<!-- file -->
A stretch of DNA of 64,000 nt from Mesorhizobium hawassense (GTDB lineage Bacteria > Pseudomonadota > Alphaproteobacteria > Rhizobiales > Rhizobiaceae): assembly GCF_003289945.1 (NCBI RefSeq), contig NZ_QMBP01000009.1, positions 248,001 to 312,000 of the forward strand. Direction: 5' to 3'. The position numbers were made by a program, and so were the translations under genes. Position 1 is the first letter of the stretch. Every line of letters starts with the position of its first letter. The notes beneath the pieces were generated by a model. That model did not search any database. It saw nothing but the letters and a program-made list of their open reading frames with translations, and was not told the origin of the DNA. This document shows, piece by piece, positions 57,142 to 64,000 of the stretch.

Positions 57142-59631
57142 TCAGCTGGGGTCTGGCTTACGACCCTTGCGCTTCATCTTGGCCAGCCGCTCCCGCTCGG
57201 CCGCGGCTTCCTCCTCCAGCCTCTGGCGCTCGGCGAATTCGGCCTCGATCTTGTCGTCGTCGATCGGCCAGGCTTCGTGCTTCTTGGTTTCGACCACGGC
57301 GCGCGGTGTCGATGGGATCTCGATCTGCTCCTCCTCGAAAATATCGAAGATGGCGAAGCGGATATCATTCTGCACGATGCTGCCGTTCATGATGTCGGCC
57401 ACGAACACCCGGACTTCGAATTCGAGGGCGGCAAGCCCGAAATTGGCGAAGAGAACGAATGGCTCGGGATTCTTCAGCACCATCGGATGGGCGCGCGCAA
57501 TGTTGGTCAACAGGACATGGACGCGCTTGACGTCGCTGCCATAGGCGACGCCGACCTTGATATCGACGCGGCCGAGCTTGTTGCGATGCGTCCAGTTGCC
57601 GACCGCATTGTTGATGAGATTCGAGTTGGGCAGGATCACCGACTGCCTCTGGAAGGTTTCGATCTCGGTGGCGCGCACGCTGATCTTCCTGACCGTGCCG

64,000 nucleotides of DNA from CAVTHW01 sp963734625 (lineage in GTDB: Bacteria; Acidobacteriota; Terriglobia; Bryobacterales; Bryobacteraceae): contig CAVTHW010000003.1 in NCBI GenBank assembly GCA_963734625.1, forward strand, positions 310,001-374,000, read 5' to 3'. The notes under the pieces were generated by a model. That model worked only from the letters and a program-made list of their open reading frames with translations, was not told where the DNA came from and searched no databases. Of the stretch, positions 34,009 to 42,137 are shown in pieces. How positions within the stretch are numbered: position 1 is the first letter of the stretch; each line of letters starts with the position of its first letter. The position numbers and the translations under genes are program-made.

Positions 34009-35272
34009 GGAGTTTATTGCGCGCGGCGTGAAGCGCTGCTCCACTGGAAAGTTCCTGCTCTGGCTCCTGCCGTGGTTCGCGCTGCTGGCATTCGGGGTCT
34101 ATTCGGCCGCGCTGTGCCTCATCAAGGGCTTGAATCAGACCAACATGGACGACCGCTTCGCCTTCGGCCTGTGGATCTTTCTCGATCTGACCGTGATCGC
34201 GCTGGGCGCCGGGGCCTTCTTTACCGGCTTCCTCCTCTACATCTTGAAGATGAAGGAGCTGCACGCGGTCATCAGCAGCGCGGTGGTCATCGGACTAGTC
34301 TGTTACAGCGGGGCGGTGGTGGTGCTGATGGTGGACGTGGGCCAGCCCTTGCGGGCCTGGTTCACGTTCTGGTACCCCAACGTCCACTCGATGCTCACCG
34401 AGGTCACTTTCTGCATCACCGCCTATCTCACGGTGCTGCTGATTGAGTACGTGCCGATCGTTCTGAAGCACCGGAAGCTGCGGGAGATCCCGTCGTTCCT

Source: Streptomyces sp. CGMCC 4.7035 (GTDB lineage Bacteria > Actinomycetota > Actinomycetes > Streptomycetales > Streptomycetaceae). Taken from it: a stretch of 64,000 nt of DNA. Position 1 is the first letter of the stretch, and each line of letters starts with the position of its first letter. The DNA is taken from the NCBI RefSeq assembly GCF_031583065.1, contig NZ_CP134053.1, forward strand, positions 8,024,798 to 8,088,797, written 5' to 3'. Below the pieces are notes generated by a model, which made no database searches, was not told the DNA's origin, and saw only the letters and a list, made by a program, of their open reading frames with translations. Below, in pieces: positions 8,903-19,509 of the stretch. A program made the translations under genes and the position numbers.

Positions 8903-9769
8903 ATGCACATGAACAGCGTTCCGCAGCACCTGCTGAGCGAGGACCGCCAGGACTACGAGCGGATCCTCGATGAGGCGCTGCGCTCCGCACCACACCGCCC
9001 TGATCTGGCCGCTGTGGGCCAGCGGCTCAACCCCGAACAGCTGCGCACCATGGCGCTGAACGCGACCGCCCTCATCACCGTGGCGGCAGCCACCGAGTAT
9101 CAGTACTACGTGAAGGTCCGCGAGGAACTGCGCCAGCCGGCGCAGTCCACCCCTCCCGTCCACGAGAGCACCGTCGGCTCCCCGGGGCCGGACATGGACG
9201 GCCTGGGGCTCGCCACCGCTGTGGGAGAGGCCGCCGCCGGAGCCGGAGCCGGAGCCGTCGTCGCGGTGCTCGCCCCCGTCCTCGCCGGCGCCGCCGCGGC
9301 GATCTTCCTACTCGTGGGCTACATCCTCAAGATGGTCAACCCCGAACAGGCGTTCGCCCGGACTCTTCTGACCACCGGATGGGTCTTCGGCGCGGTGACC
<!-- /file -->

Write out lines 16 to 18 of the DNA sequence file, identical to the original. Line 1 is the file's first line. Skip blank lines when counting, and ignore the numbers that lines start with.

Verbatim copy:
Source: Streptomyces sp. CGMCC 4.7035 (GTDB lineage Bacteria > Actinomycetota > Actinomycetes > Streptomycetales > Streptomycetaceae). Taken from it: a stretch of 64,000 nt of DNA. Position 1 is the first letter of the stretch, and each line of letters starts with the position of its first letter. The DNA is taken from the NCBI RefSeq assembly GCF_031583065.1, contig NZ_CP134053.1, forward strand, positions 8,024,798 to 8,088,797, written 5' to 3'. Below the pieces are notes generated by a model, which made no database searches, was not told the DNA's origin, and saw only the letters and a list, made by a program, of their open reading frames with translations. Below, in pieces: positions 8,903-19,509 of the stretch. A program made the translations under genes and the position numbers.

Positions 8903-9769
8903 ATGCACATGAACAGCGTTCCGCAGCACCTGCTGAGCGAGGACCGCCAGGACTACGAGCGGATCCTCGATGAGGCGCTGCGCTCCGCACCACACCGCCC